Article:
Parliament on Tuesday passed the Criminal Law (Codification and Reform) Amendment Bill, which contains the controversial Patriotic clause that criminalizes fundamental freedoms of association, assembly and speech of any citizen who holds meetings with foreign diplomats or any other foreigner, plunging the country into the dark days reminiscent of the oppressive Rhodesian colonial era.
The Bill, gazetted on December 23, 2022, seeks to amend the Criminal Law (Codification and Reform) Act [Chapter 9:23], has four clauses, three of the amendments have been described as progressive excluding Clause 2.
There is a clause which amend Section 65 of the Principal Act to make 15 years the minimum required punishment for rape, in response to the rise in horrendous crimes of sexual violence and rape.
Another one which seeks to amend Section 155 of the main Act’s definition of dangerous drugs to include prepared opium, prepared cannabis resin, and a drug schedule.
Another one that proposes to amend Section 174 of the main Act as the existing definition of criminal abuse of office, as provided for in Section 174 (i), is fairly broad, allowing public officials to be charged for honest mistakes made while doing their duties.
The controversial Clause 2, introduces the Patriotic Clause in Section 22 (a) of the main Act. It creates a new crime for willfully injuring the sovereignty and national interests of Zimbabwe, hence the moniker Patriots bill or Patriotic bill.
The bill now awaits senate and President Emmerson Mnangagwa’s signature to become law.
This comes as the nation heads towards general elections.
Main opposition Citizens Coalition for Change (CCC) deputy leader Tendai Biti said not even the colonial government would pass such a law.
“A sad day indeed as parliament passed the Patriotic Bill this evening. The new law is an unprecedented law that seeks to proscribe freedom of association, assembly and speech of any citizen holding a meeting with a foreign government.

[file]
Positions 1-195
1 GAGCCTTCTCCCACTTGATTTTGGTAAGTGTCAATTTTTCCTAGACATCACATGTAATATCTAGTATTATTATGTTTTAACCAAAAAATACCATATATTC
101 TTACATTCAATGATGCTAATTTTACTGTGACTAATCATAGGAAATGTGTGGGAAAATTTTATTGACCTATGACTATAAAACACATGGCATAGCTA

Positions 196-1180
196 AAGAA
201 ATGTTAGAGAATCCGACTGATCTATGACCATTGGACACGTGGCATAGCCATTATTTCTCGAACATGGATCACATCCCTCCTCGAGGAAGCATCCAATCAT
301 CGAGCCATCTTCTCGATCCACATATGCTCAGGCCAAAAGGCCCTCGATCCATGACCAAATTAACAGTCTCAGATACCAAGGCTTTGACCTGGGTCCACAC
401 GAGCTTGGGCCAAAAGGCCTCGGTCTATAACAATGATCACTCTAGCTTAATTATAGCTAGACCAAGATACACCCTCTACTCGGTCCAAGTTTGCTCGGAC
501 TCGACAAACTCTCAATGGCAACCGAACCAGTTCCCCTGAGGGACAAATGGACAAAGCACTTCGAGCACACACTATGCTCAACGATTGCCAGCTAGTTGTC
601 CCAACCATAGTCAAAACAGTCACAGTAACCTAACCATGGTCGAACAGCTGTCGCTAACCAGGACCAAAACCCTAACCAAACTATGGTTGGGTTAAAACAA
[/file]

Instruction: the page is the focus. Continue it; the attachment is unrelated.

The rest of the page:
“Not even apartheid Rhodesia passed such a repugnant law,” wrote Biti on his official social media accounts.
The proposed law was introduced amid repeated accusations against the opposition for allegedly campaigning for western imposed sanctions of the country.
CCC spokesperson Fadzayi Mahere added: “Dark day for democracy – We are receiving a disturbing report from Parliament that the dangerous, unconstitutional Patriotic Bill brought via an amendment to the Criminal Code has been passed.
“It criminalises “wilfully damaging the sovereignty and national interest of Zimbabwe.”
Meanwhile independent Norton MP, Temba Mliswa was Tuesday kicked out of parliament after he accused Zanu PF of committing Gukurahundi atrocities while debating the bill in Parliament.
While debating on the bill in parliament, Hwange legislator, Daniel Molokele described the bill as unconstitutional and not to force patriotism on citizens.
“I have a big problem with this clause. The first one is it tries to reduce the definition of patriotism into a political discourse. Patriotism must never be reduced into a political discourse where if I don’t agree with a certain political perspective, then I am seen as an unpatriotic person. This is ridiculous, it is manifestly unconstitutional,”said Molokele.